In the U.S, two hospitals in western Pennsylvania were hit; patients reported on social media that some surgeries had to be rescheduled. A spokeswoman for Heritage Valley Health System would say only that operational changes had to be made. A Wellsville, Ohio, woman at one of its hospitals to have her gallbladder removed said she noticed computer monitors off and nurses scurrying around with stacks of paperwork.
Like last month's outbreak of ransomware, dubbed WannaCry , the new attack spread by using digital lock picks originally created by the NSA and later published to the web by a still-mysterious group known as the Shadowbrokers.
Security vendors said the NSA exploit, known as EternalBlue, lets malware spread rapidly across internal networks at companies and other large organizations. Microsoft issued a security fix in March, but Chris Wysopal, chief technology officer at the security firm Veracode, said it would only be effective if every single computer on a network were patched — otherwise, a single infected machine could infect all others.
"Once activated, the virus can automatically and freely distribute itself on your network," Ukraine's cyberpolice tweeted.
Such self-spreading programs are known as "worms."
The attacks appeared to slow down in part because the ransomware appears to spread only when a direct contact exists between two networks — such as when a global company's Ukraine office interacts with headquarters, said Ryan Kalember, a security expert at Proofpoint.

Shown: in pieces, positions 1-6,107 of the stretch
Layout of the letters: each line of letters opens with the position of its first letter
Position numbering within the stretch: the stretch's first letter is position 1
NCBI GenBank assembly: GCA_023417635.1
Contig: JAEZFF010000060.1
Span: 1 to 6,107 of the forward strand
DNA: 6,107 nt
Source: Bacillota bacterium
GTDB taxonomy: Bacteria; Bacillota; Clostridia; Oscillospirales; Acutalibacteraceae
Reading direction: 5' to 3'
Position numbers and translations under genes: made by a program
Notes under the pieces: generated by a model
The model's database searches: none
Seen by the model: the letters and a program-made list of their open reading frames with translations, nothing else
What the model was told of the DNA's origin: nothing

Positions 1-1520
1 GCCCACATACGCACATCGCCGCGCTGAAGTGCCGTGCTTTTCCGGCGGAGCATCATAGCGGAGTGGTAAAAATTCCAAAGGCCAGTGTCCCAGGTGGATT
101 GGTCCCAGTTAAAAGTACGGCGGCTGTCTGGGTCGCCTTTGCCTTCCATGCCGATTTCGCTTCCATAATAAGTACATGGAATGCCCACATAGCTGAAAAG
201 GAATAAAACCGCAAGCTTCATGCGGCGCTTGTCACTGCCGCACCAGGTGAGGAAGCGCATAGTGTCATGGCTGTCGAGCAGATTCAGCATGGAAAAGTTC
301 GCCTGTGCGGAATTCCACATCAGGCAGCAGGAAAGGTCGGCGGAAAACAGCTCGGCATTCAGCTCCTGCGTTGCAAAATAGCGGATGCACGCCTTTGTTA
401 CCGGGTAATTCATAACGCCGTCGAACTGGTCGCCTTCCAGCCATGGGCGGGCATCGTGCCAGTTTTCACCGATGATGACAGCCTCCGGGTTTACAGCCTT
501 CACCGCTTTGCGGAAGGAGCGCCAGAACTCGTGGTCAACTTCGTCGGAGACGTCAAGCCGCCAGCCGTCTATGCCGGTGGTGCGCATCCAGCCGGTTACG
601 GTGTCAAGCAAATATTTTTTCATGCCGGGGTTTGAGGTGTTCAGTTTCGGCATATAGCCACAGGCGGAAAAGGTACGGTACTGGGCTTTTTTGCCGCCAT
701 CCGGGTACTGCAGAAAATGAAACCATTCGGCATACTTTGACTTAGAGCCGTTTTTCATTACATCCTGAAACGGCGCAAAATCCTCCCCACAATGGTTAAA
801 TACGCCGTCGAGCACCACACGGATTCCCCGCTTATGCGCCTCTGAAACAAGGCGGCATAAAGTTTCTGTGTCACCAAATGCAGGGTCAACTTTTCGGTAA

"It's not randomly spreading over the internet like WannaCry. It's somewhat contained to the organizations that were connected to each other," he said.
Bogdan Botezatu, an analyst with Bitdefender, compared the new program to a contagious disease. It appeared nearly identical to GoldenEye, a variant of a known family of hostage-taking programs known as "Petya," he said.
It demanded $300 in Bitcoin. But unlike typical ransomware, which merely scrambles personal data files, this program does more. It overwrites a computer's master boot record, making it tougher to restore even a machine that has been backed up, Kalember said.
It may have first spread through a rogue update to a piece of Ukrainian accounting software called MEDoc, according to tweets by the country's cyberpolice unit. It said a rogue update seeded the infection across Ukraine. On Facebook, MEDoc acknowledged having been hacked.
Emails sent Tuesday to an address posted to the bottom of ransom demands went unreturned. That might be because the email provider hosting that address, Berlin-based Posteo, pulled the plug on the account before the infection became widely known.
In an email, a Posteo representative said it had blocked the email address immediately after learning that it was associated with ransomware. The company added that it was in contact with German authorities "to make sure that we react properly."
Bajak reported from Houston. Associated Press writers Anick Jesdanun in New York, Vladimir Isachenkov in Moscow, Larry Rosenthal in Beaver, Pennsylvania, and Jan M. Olsen in Copenhagen, Denmark, contributed to this report.